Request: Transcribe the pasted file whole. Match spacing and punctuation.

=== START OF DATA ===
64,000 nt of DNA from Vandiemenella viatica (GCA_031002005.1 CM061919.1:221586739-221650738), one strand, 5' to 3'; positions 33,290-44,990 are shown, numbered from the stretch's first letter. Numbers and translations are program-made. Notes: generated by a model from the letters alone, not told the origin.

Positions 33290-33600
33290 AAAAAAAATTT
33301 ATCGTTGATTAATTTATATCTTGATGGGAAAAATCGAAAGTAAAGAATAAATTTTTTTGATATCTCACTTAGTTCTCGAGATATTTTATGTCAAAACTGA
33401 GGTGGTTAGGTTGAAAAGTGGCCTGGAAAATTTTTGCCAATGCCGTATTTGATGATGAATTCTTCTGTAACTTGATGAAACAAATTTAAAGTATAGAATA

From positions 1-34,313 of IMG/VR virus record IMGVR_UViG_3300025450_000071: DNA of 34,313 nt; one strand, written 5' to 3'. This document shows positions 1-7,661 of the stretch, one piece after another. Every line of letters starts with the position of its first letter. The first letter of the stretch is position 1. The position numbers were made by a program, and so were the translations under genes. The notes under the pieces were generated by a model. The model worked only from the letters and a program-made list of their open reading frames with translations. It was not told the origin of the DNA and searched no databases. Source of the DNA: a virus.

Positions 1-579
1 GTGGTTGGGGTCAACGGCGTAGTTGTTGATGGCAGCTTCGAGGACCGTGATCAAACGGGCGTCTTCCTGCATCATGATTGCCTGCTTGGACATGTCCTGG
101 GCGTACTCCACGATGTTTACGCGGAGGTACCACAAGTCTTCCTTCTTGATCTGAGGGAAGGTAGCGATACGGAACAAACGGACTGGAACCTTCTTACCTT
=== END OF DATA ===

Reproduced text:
64,000 nt of DNA from Vandiemenella viatica (GCA_031002005.1 CM061919.1:221586739-221650738), one strand, 5' to 3'; positions 33,290-44,990 are shown, numbered from the stretch's first letter. Numbers and translations are program-made. Notes: generated by a model from the letters alone, not told the origin.

Positions 33290-33600
33290 AAAAAAAATTT
33301 ATCGTTGATTAATTTATATCTTGATGGGAAAAATCGAAAGTAAAGAATAAATTTTTTTGATATCTCACTTAGTTCTCGAGATATTTTATGTCAAAACTGA
33401 GGTGGTTAGGTTGAAAAGTGGCCTGGAAAATTTTTGCCAATGCCGTATTTGATGATGAATTCTTCTGTAACTTGATGAAACAAATTTAAAGTATAGAATA

From positions 1-34,313 of IMG/VR virus record IMGVR_UViG_3300025450_000071: DNA of 34,313 nt; one strand, written 5' to 3'. This document shows positions 1-7,661 of the stretch, one piece after another. Every line of letters starts with the position of its first letter. The first letter of the stretch is position 1. The position numbers were made by a program, and so were the translations under genes. The notes under the pieces were generated by a model. The model worked only from the letters and a program-made list of their open reading frames with translations. It was not told the origin of the DNA and searched no databases. Source of the DNA: a virus.

Positions 1-579
1 GTGGTTGGGGTCAACGGCGTAGTTGTTGATGGCAGCTTCGAGGACCGTGATCAAACGGGCGTCTTCCTGCATCATGATTGCCTGCTTGGACATGTCCTGG
101 GCGTACTCCACGATGTTTACGCGGAGGTACCACAAGTCTTCCTTCTTGATCTGAGGGAAGGTAGCGATACGGAACAAACGGACTGGAACCTTCTTACCTT